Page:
Photo: Markus Jokela.
The Finnish music critic Vesa Sirén alerted me to an article that he wrote for the Helsingin Sanomat a couple of weeks ago, and that has now appeared in the paper's English-language edition. It concerns some orchestral sketches by Jean Sibelius, dating from the period when he was working on his Eighth Symphony. It was long assumed that the composer had destroyed almost all materials relating to the symphony, in an infamous burning of manuscripts at his home, but several years ago the scholar Nors Josephson, after studying a trove of sketches, came to the conclusion that some fragments of the work had survived. Sirén and the Sibelius scholar Timo Virtanen — whose view of the material is more cautious — recently had several passages copied out and brought them to John Storgårds, the conductor of the Helsinki Philharmonic. On this page you can watch a video of the try-out that ensued. It's rather astonishing music, alternating between piercing dissonances and a spare, chantlike kind of writing. You get tantalizing glimpses of a musical landscape stranger and more unstable than almost anything in Sibelius's published output. Are we actually listening to the mythical Eighth? Whatever this is, it is thrilling to hear.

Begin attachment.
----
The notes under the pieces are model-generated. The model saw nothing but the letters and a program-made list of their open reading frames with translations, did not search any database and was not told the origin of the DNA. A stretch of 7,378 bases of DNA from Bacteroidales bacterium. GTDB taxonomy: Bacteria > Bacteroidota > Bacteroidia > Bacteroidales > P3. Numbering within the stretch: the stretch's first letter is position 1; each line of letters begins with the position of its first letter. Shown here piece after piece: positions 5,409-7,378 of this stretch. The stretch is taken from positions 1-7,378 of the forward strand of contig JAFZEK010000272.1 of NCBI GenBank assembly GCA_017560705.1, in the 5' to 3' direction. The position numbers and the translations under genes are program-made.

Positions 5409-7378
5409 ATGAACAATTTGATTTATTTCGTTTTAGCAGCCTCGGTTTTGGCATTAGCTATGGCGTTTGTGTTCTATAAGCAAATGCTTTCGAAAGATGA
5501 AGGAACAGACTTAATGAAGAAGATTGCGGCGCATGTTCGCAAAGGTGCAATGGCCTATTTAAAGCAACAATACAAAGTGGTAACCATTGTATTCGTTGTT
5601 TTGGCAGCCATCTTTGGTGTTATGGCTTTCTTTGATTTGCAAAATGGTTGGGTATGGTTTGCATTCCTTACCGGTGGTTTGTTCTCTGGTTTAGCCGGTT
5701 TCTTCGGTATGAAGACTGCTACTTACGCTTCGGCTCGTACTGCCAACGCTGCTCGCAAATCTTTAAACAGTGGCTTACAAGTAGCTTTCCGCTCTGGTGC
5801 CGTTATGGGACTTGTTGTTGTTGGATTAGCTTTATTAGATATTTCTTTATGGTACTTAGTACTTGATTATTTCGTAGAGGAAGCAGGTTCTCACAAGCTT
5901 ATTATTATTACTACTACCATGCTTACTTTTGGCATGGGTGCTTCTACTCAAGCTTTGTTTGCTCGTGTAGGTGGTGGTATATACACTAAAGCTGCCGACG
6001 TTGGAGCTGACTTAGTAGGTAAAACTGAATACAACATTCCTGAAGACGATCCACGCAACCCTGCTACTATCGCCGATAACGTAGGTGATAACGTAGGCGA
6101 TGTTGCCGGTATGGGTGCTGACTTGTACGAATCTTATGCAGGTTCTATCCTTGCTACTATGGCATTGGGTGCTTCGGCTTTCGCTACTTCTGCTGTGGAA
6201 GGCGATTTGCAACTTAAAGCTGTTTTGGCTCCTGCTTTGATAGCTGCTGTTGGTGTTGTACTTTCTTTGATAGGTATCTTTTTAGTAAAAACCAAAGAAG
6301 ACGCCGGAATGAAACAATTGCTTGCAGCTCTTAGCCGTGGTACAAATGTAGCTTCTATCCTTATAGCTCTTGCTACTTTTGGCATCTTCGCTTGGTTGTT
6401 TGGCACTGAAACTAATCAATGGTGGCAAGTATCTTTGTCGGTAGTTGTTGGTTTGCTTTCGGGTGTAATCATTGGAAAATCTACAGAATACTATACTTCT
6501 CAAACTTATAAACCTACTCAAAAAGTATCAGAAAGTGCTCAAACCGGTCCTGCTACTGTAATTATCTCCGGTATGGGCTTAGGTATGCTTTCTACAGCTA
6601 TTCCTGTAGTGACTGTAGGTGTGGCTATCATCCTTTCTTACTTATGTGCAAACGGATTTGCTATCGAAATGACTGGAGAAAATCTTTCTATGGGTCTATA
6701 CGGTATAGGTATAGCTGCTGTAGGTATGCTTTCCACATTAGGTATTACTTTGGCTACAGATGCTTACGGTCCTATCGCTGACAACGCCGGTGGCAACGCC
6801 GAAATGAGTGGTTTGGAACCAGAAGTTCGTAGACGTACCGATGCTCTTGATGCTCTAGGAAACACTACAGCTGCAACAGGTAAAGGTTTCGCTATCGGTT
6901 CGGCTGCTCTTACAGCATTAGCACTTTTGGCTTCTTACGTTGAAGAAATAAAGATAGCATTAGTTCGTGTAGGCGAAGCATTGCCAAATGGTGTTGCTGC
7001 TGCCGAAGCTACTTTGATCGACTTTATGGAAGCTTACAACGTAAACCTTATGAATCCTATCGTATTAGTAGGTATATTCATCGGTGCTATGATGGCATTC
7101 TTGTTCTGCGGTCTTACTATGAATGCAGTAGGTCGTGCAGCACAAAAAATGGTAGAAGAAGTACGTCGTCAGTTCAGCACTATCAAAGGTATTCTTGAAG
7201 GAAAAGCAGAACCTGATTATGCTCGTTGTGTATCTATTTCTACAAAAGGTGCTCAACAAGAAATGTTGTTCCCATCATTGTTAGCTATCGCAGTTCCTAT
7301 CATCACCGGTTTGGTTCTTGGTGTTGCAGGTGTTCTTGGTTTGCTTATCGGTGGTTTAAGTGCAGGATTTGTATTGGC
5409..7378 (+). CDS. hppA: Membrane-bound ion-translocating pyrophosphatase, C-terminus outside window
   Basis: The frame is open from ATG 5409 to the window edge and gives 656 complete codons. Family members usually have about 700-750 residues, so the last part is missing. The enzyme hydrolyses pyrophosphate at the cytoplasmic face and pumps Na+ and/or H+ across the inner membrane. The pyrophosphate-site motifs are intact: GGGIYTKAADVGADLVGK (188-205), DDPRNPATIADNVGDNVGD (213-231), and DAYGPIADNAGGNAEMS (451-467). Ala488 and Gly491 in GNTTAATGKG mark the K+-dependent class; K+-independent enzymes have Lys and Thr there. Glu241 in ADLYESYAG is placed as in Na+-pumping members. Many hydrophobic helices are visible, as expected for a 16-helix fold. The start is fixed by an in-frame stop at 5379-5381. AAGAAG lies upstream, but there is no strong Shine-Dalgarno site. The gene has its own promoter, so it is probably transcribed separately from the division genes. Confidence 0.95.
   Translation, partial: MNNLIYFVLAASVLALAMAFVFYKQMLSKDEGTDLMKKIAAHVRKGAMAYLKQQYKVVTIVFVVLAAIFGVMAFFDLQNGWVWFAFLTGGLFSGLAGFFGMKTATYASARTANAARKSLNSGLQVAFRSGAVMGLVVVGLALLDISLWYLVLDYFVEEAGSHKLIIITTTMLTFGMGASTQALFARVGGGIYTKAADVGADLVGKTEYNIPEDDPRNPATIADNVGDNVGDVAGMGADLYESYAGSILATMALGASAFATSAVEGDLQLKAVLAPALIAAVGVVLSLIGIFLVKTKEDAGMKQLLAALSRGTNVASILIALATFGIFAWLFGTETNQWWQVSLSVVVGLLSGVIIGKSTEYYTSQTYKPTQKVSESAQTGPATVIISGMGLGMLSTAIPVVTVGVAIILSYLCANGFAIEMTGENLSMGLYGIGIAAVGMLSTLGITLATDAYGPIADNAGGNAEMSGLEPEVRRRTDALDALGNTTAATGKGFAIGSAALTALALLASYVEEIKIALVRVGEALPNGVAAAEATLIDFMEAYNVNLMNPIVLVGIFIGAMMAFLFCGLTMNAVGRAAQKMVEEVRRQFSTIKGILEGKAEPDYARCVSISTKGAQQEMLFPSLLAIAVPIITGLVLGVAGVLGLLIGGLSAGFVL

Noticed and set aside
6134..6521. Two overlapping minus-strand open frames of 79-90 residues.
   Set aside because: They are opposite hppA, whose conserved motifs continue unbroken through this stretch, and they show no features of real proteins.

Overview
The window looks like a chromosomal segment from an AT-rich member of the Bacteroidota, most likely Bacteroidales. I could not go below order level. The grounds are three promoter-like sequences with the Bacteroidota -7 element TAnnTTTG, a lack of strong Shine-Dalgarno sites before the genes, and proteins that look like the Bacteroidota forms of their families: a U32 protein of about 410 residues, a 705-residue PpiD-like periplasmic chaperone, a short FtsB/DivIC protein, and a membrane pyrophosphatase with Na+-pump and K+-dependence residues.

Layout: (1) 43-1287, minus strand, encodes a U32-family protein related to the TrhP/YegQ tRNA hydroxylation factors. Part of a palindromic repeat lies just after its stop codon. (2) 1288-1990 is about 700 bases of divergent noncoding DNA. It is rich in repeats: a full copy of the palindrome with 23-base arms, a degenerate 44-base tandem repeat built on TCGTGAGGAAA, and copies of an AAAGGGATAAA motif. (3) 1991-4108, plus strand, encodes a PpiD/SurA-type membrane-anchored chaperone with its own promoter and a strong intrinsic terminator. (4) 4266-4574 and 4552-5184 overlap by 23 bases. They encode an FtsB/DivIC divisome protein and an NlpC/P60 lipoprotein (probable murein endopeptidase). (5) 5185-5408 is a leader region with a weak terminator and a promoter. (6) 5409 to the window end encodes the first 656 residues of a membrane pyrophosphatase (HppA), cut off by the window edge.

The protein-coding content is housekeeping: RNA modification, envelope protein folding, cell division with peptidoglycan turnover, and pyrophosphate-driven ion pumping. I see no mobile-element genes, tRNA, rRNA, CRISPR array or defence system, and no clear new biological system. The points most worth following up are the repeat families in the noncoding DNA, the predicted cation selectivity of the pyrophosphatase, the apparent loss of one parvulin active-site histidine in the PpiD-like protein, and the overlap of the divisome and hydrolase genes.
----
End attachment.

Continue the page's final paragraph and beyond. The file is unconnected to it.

Update: Sirén also reports on newly discovered letters between Sibelius and his copyist.